‘Dangerous precedent’: Pelosi’s tax exemption for news orgs raises eyebrows in latest Biden bill revision

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Democrats have slipped in a jarring $50,000-per-year journalist tax break into President Biden’s monstrous social welfare bill that is estimated to cost taxpayers in excess of $1.6 billion over the next ten years.

The Joint Committee on Taxation has conducted an analysis of the legislation according to The Washington Times. It is comprised of a special congressional panel with 10 senior lawmakers from both sides of the political aisle. They found that taxpayers would be saddled with more than $1.6 billion if the tax credit actually becomes law.

The proposed credit would allow “local news” outlets to receive a quarterly tax credit, “equal to 50%” of a journalist’s wages up to a cap of $12,500-per-quarter. It also ostensibly exempts news organizations with up to 1,500 employees from the employer side of the payroll tax.

Eligible media outlets could receive up to $50,000 annually per journalist in tax breaks during the first year through this program. In subsequent years, the credit would reduce to 30 percent of a journalist’s wages per quarter. Democrats are suggesting that the tax credit expire in five years unless Congress votes to renew it.

Republicans are up in arms over the move calling it a giveaway to the “mainstream news media.” Speaker of the House Nancy Pelosi and Democrats see it as a way to keep a failing industry from completely tanking… one that they use as a megaphone regularly. Conservatives also contend that it would foster an inappropriate relationship between the federal government and the leftist media which could be used for propaganda purposes.

“Not only is this proposal a grotesque waste of taxpayer money,” Sen. Ron Johnson (R-WI) said in March. “it would be a dangerous precedent of government collusion with the media. Biden’s collusion with the press has already caused enough damage to freedom of speech and freedom of the press.”

The tax exemption criteria are broad enough to cover major newspapers with a national reach. It is also not certain what the final wording of the proposed exemptions will be. It seems to be in flux. The exemption purportedly applies to any “local newspaper publisher” that serves “the needs of a regional or local community.”

President Biden and the Democrats are still haggling over the massive bill and items such as paid leave and child care are being debated as well. They look to shove the legislation through using reconciliation so they don’t have to depend on any Republicans supporting it.

The media industry has pushed heavily for exemptions.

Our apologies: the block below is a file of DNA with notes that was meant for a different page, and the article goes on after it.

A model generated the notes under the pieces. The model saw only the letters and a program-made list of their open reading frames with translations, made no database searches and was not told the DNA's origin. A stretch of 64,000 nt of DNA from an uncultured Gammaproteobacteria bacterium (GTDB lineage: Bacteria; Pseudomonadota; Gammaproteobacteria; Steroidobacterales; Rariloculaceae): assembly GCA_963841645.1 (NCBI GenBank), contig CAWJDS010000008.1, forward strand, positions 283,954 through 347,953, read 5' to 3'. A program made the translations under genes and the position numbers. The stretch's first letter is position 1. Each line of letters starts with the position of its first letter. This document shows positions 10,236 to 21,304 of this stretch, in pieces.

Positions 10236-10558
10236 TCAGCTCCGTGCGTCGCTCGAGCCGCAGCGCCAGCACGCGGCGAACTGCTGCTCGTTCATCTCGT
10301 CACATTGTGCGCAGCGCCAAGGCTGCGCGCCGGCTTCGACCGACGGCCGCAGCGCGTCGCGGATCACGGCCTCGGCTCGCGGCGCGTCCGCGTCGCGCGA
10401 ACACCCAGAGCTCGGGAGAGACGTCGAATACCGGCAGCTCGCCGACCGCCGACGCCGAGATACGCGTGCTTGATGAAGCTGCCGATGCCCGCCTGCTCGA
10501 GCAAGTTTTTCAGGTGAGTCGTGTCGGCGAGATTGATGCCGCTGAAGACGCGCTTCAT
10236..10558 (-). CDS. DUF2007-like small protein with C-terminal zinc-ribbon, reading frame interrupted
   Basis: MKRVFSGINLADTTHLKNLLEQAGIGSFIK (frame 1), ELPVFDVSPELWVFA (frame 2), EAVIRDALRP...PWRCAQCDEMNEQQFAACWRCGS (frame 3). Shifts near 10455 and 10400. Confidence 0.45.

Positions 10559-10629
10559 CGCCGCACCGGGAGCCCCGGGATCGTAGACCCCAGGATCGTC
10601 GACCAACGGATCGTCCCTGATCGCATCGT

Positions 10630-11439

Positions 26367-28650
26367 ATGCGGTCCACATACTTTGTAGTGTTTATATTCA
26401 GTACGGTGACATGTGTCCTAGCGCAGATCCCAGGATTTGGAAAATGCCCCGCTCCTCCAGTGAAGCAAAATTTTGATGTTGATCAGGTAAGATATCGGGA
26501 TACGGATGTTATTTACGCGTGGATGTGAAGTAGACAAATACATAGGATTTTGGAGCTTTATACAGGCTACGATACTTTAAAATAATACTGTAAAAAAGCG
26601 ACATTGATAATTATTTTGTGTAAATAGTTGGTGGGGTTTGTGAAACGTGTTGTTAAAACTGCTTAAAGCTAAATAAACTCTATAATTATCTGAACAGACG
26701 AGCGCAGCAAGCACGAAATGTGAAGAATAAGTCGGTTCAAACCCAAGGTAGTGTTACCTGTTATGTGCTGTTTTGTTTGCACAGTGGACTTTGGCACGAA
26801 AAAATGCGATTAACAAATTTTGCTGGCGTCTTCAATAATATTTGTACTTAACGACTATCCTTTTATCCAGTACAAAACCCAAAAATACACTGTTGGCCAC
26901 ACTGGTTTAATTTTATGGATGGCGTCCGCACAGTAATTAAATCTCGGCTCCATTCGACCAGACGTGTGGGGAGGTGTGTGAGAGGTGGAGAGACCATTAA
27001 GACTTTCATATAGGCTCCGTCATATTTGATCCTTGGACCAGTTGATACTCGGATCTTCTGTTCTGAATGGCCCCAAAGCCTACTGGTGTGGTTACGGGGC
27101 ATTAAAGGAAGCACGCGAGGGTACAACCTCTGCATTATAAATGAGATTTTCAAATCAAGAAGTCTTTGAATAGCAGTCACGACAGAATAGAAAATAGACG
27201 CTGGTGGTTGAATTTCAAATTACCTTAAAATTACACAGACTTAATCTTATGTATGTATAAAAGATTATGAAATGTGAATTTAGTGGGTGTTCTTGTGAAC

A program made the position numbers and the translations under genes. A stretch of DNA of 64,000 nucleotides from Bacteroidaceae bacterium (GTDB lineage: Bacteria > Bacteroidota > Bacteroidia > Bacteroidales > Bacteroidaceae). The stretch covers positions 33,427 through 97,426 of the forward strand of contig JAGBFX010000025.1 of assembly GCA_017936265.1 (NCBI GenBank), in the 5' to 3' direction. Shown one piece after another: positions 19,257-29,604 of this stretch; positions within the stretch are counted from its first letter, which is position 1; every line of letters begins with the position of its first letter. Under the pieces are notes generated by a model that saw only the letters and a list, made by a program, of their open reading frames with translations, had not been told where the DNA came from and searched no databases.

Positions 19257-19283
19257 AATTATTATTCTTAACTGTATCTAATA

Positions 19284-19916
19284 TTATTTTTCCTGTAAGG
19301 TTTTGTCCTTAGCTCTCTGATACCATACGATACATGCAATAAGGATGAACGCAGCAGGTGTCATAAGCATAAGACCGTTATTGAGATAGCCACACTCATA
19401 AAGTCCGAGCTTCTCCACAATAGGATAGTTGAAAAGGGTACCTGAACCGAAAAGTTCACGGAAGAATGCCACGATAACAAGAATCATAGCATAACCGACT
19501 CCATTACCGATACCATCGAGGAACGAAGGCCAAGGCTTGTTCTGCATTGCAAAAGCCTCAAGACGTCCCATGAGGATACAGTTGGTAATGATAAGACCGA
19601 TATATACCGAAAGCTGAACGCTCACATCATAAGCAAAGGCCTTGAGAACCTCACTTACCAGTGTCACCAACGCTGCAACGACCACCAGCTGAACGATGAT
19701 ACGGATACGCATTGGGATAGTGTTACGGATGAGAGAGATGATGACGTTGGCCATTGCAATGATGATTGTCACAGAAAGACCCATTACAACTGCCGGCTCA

At least 100 local newspapers will close next year and 500 over the next five years if Congress doesn’t step in and provide relief according to Penelope Muse Abernathy, who is the Northwestern Journalism professor that documented America’s “news deserts” The Seattle Times reported.

“It’s a relatively inexpensive proposal — less than 0.1% of the total legislation — but it is the only provision before Congress that addresses the disinformation and misinformation now threatening to destroy our democracy,” Jim Friedlich, who is the CEO of The Lenfest Institute for Journalism, wrote in The Philadelphia Inquirer.

“Absent a strong press, local news deserts are being filled by harmful disinformation, partisan hyperbole, and unverified, often bogus, social media posts. Without accurate, independent news and information, families cannot make informed decisions about their health or education, communities cannot hold government accountable, and democracy itself comes under dire threat,” Friedlich contended.

Juan-Carlos Molleda, who is the dean of the University of Oregon’s journalism school, noted, “This is essential because local news is collapsing around the country. Because the internet has destroyed local news business models, there has been a 60% drop in the number of reporters since 2000. Thousands of communities have no newspapers or ‘ghost newspapers’ that barely cover communities.”

Steve Waldman, who is the president of Report for America, also justified the move, “No journalist loves the idea of the government helping them out. The crisis has become so existential that temporary measures like this are necessary — and this particular provision is shrewdly constructed to avoid First Amendment problems. It’s a tax credit to all those newsrooms that cover local communities; there’s no federal bureaucracy dispensing grants to local newsrooms that the president likes. It’s content-neutral and would benefit newspapers, TV stations, websites and public radio.”

Americans don’t agree that the media needs a handout and they don’t trust the Democrats’ bill:


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